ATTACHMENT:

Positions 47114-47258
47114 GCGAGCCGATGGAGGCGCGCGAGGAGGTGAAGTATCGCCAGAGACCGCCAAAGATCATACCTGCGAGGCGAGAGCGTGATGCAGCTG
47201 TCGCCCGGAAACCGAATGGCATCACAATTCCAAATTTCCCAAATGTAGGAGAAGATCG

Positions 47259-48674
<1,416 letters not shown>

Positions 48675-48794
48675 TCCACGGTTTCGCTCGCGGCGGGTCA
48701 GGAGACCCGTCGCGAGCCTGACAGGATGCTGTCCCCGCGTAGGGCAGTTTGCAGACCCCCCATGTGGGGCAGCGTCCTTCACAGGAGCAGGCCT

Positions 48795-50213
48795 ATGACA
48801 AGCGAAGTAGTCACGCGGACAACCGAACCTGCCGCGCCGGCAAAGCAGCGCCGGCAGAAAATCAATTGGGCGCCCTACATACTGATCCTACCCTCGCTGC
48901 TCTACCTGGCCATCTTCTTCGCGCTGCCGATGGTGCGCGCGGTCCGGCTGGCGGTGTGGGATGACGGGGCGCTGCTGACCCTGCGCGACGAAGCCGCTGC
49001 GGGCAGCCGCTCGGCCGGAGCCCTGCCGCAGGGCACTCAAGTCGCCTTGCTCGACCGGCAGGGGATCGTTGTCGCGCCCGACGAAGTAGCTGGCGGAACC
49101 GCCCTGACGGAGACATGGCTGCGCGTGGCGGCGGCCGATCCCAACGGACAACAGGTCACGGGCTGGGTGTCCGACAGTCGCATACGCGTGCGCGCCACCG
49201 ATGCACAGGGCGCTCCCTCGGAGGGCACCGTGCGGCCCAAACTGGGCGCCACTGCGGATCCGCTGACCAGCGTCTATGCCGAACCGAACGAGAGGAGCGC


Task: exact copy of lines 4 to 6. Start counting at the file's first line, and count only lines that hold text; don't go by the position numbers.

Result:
Positions 47259-48674
<1,416 letters not shown>

Positions 48675-48794